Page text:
-8
$\begingroup$

It has been noticed that when editing my own posts, that I sometimes get annoyed with a small wrong detail in a post that I then do a 5 character or less edit. Here is proof of this causing trouble for users:enter image description here

This was the moderator message to me about a post I edited. One solution is to prohibit any edits with 6 characters or less just as in the review queue. The post in the message is the top rated question on my main Math Stack Exchange profile page if you would like to see the edits there concerning tetration.

This is the same feature in the comments with one not being able to edit every 5 seconds and not after 5 minutes as to prevent spam of editing and editing after way past comment creation to unfairly update comments.

In short, for those unwanting to read the question, or large piece of text in this case, would be that, in summary, I find myself editing very little nuances and accidentally generating unwanted noise on the site.

One way to fix this form of “question exposure abuse” would be to not let users edit a post every few seconds or minutes, maybe every 5 to 120 seconds. The edits themselves I am proposing to mandatorily contain at least a few characters, maybe at least 4 to 10 characters, changes with line breaks, photos, and other “non-text” related edits counting as a character in edits.

This will not only stop any unneeded messages, such as mine, to be sent by the moderators, but also improve the relevance of questions and “slow down” the unwanted noise on this popular community. As always please give me feedback and correct me please!

$\endgroup$
11
  • $\begingroup$ @MartinSleziak. Why edit such a minor detail? Thanks anyways. $\endgroup$ May 16 at 2:35
  • 6
    $\begingroup$ I find Martin's edit incredibly hillarious in the context of this post :) After an edit, there is a 5 minute (i think?) grace period. Small edits are OK and sometimes important (a minus sign can change everything). I do not know how many messages like this the mods send, but maybe not too many. So I disagree with the suggestion. The issue IMO is the number of edits (27) on a single answer over 9 separate days. It would be better if they were made in quick succession, and much better if 27 was a smaller number. (By the way, if you ever make the 28th edit, use \ln instead of ln). $\endgroup$ May 16 at 5:48
  • 9
    $\begingroup$ 27 edits is more than enough to convince a skeptical user that you have no idea what you want to say. It's enough to convince a cynical user that you're willing to do anything to keep your answer visible on the front page, to gather more attention. You don't want users to come to either of those conclusions. That's why it's a good idea to get it right the first time, or the second, or maybe the third ... but, certainly, well before the 27th! $\endgroup$ May 16 at 6:42
  • $\begingroup$ Yes you are all right. The edits were made because this answers was meant to be a fun project to see how I could keep adding information to grow the answer. Why does this answer have this many downvotes? I presume this is because of the bad feature request, or maybe the Meta has more net downvoted questions than the main page? $\endgroup$ May 16 at 11:51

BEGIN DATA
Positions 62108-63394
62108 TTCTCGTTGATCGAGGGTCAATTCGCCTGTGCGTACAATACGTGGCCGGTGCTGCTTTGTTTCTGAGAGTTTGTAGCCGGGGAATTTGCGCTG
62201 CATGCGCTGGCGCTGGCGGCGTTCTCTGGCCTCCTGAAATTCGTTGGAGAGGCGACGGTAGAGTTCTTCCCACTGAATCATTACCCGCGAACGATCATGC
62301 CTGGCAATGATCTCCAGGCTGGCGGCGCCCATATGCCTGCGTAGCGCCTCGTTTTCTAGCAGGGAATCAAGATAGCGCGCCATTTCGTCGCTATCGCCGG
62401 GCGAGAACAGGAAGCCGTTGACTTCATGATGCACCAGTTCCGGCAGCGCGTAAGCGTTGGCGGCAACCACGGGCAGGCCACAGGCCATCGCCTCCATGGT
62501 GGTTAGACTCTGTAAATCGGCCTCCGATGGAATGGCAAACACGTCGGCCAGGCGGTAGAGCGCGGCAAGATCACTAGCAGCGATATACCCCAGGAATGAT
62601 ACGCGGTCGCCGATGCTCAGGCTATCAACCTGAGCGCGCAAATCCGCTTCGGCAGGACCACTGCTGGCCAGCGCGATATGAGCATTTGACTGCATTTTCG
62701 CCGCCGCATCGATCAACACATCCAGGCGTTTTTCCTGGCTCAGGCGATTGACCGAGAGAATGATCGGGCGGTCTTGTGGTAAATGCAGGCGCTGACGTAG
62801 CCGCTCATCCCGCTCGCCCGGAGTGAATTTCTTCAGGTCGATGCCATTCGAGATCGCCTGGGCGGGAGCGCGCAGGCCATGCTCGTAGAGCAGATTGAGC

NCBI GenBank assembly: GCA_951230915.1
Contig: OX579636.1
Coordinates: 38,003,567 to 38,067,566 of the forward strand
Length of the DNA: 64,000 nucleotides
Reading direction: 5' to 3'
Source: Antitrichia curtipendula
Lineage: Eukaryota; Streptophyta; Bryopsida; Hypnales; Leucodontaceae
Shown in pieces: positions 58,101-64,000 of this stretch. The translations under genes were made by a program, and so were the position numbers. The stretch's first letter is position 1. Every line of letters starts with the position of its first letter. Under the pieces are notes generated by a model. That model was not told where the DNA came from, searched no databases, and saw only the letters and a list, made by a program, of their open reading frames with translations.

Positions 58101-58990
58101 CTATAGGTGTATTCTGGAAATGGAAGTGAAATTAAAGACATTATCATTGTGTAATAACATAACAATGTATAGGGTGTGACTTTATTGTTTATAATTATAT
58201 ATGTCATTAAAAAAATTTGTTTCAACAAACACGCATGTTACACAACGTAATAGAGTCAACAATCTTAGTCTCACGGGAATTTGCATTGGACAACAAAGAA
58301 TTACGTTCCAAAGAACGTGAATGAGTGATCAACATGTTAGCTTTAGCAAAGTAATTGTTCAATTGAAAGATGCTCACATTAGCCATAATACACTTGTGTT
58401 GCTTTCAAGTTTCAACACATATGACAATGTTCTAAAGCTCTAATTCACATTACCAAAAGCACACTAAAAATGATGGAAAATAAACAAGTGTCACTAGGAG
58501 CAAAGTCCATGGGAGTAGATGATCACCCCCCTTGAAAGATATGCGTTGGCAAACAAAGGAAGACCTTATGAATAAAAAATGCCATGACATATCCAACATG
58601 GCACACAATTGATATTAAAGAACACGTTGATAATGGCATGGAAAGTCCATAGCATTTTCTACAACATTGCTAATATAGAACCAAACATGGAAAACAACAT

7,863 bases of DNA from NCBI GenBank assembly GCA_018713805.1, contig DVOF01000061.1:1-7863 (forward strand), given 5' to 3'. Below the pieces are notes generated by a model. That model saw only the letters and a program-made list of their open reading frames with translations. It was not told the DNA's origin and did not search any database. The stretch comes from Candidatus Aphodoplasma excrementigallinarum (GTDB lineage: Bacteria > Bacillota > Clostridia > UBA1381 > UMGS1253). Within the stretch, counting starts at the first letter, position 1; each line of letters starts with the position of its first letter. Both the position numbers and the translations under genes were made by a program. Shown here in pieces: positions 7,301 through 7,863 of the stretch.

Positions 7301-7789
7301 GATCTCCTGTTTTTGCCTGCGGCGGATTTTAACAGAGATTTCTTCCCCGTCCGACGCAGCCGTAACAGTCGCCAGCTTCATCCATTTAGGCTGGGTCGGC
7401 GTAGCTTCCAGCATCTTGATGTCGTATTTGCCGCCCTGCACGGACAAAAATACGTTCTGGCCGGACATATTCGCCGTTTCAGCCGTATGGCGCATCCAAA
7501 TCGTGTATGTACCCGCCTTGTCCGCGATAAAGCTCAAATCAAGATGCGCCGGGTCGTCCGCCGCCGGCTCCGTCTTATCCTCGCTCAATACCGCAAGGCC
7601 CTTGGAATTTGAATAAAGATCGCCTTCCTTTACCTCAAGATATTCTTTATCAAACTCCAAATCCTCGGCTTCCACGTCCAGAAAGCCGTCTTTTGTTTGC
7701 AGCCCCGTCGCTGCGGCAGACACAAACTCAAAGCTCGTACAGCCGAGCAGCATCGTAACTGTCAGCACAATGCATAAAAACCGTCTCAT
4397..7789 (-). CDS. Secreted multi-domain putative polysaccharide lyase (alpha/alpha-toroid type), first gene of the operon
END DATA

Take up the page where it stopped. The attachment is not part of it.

• 3
    $\begingroup$ @TymaGaidash Do you mean downvotes on the answer your are discussing here, or downvotes on the question here? If you mean the question here, well: voting is different on Meta. The downvotes simply mean that people disagree with your suggestion. $\endgroup$
    – user1729
    May 16 at 13:19
  • $\begingroup$ @user1729 I mean the ones in this post. Also, does this mean that downvoting does not reduce the reputation points? $\endgroup$ May 16 at 16:14
  • 4
    $\begingroup$ @Tyma Downvoting on meta does not affect reputation points. $\endgroup$
    – user1729
    May 16 at 17:11
  • $\begingroup$ More generally, nothing on Meta affects reputation points. $\endgroup$ May 16 at 22:10
  • $\begingroup$ @GerryMyerson so it is more of a “free community” where one can speak their mind about the site mechanics? Why are people still commenting even when this question is answered to some extent? $\endgroup$ May 16 at 22:13
  • $\begingroup$ I'm commenting because I think I have something useful to say. I can't speak for the other commenters (although quite possibly they feel the same way I do). $\endgroup$ May 17 at 9:31
  • 1
    $\begingroup$ @GerryMyerson Then thank you for your input. I guess you did give me some useful advice for not over-editing with small edits. $\endgroup$ May 17 at 11:37
11
$\begingroup$

The core problem is over-editing. It is best addressed by self-control of those doing the editing not by technical hurdles that can get in the way of legitimate edits and also can be worked around.

The time-limit would need to be much longer to have any relevant impact. In a way it is better to have a couple edits within a few minutes than those edits spread out over some hours.

On the character limit, thus are you trying to tell us that you would not have made the change if there had been a character limit? That's not my observation in related scenarios. Usually users add some irrelevant change to get over the limit.

$\endgroup$
1

You must log in to answer this question.

Not the answer you're looking for? Browse other questions tagged .